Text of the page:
Thomas Friedman

“Where is my ball?”

Editor’s note: See David’s follow-up post to this piece.

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Tom Friedman has done stellar work on green issues lately. He’s certainly given them a higher profile than any dirty blogger could. So I guess he’s owed some latitude. But his recent column is a disaster: wrong on the merits, politically tone deaf, and timed so poorly as to be malicious.


Next week, the House begins an intense round of hearings on a comprehensive Democratic energy/climate bill. This is not a pundit’s daydream or backbencher making a point. It’s a serious piece of legislation: the bill Democrats on the relevant committees will sign off on; the bill Obama will support; the bill that will go to the Senate; the bill that could, if everything goes well and progressives rally behind it, become law.

On the cusp of an enormous fight against well-funded proponents of doing nothing at all, Friedman has decided it’s time for “an alternative strategy, message and messenger”? Seriously?

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There will be no grand retooling in the next week. If it has any real effect, Friedman’s endorsement of an alternative bill will simply divide supporters of the best chance for a serious energy/climate bill in 30 years. His timing could not possibly be worse.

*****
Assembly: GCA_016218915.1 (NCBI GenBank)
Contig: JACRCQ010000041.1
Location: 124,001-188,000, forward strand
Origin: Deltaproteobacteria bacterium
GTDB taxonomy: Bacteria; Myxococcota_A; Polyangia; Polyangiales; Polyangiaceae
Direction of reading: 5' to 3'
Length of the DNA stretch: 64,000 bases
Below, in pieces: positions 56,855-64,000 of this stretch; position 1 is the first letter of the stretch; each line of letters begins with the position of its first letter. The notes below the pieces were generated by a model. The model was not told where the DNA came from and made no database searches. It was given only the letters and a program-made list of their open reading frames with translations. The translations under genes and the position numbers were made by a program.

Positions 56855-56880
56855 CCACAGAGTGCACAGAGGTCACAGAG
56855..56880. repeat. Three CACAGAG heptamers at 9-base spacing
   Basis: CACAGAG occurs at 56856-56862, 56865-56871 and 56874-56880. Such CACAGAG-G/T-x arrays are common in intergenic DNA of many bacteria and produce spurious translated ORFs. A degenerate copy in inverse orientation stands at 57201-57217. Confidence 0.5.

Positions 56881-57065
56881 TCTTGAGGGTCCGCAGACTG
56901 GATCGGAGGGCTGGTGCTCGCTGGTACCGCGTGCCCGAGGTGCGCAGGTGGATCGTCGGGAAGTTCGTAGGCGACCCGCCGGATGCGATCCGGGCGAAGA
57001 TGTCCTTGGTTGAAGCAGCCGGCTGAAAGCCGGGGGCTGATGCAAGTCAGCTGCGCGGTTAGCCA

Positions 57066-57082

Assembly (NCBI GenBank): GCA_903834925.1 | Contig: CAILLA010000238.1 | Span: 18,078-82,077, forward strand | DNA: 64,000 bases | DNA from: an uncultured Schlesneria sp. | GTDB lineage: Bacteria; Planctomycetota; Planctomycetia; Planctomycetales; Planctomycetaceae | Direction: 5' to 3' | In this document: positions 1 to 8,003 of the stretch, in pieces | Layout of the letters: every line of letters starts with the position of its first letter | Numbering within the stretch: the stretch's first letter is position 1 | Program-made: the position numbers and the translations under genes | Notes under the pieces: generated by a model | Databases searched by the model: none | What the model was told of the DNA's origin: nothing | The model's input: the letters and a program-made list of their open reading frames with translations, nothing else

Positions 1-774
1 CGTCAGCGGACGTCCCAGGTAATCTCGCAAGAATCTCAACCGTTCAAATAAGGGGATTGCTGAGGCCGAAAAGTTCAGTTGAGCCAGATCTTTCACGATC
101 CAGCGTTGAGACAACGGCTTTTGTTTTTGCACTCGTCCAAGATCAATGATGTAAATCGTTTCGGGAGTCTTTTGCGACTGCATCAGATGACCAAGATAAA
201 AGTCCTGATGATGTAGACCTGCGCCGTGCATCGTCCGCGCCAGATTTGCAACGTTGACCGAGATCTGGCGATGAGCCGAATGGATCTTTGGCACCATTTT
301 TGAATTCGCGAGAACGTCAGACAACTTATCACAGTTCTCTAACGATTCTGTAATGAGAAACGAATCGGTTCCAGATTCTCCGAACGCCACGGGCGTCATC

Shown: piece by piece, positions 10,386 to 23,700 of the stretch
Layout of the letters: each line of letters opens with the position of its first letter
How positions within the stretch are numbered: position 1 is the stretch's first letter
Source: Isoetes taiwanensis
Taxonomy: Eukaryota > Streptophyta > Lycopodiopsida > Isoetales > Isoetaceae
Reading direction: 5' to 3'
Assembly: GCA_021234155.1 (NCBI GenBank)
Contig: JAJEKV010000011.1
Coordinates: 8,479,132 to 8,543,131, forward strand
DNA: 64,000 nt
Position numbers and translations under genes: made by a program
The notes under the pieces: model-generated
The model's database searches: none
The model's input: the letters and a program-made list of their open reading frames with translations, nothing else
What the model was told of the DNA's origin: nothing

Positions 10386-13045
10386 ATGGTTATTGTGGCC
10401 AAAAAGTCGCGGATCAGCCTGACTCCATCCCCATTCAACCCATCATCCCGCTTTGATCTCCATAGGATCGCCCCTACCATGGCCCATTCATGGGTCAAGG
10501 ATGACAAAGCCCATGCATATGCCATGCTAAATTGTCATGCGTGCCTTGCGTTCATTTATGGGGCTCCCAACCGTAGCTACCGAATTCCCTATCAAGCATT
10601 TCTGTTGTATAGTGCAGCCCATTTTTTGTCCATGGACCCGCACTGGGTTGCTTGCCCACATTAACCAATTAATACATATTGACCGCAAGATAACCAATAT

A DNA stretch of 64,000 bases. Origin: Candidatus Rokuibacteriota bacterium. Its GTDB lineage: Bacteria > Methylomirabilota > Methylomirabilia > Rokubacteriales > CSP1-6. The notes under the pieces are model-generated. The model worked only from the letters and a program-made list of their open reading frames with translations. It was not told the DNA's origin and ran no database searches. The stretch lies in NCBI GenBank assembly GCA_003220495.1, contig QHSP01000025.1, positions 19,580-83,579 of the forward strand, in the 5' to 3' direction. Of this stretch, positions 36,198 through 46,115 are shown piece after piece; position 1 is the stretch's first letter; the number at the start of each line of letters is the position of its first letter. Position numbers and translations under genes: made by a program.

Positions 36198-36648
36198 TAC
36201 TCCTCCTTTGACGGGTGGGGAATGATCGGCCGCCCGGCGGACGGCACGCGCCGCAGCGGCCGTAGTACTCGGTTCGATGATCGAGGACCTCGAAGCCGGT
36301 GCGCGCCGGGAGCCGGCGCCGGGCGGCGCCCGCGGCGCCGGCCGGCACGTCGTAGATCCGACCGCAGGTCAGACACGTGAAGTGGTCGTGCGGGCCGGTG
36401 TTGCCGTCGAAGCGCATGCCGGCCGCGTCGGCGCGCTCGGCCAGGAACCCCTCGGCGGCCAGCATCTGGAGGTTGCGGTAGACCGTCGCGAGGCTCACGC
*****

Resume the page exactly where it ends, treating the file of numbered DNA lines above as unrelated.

Of course, Friedman is not a Democratic operative. He’s under no obligation to stump for a bill that doesn’t make his mustache tingle. When it comes to climate legislation, though, everybody has their own pony plan, their own messaging, their own strategy — the one those silly legislators should be using. The opposition is united, and keeps winning, but hey, at least those on the side of action are clever.


The bill that’s heading into hearings next week is a comprehensive effort to address energy/climate issues. It’s got provisions boosting clean energy, accelerating energy efficiency, and upgrading the national electricity grid. It sets standards for fuels, for electrical generators, for appliances. It’s 600 pages long, and about a fifth is devoted to the carbon cap-and-trade program. That’s deliberate. Dems are well aware that clean energy, energy security, green jobs, and economic renewal are their strongest messages. They know the carbon stuff is wonky and unpopular. They put everything together into One Big Plan so that the stronger parts could be foregrounded and the carbon cap recede.

Yet Friedman says the Dems’ message is all wrong because … they’re too focused on the carbon cap. “[O]ur energy policy should be focused around ‘American renewal,’ not mitigating climate change,” he says.

Who’s focusing on the carbon cap here? Who’s calling it the “center” of the Democrats’ plan? Why, Friedman! Did he read the bill?


I have read the following sentence 50 times and I cannot make a lick of sense out of it:

Since the opponents of cap-and-trade are going to pillory it as a tax anyway, why not go for the real thing — a simple, transparent, economy-wide carbon tax?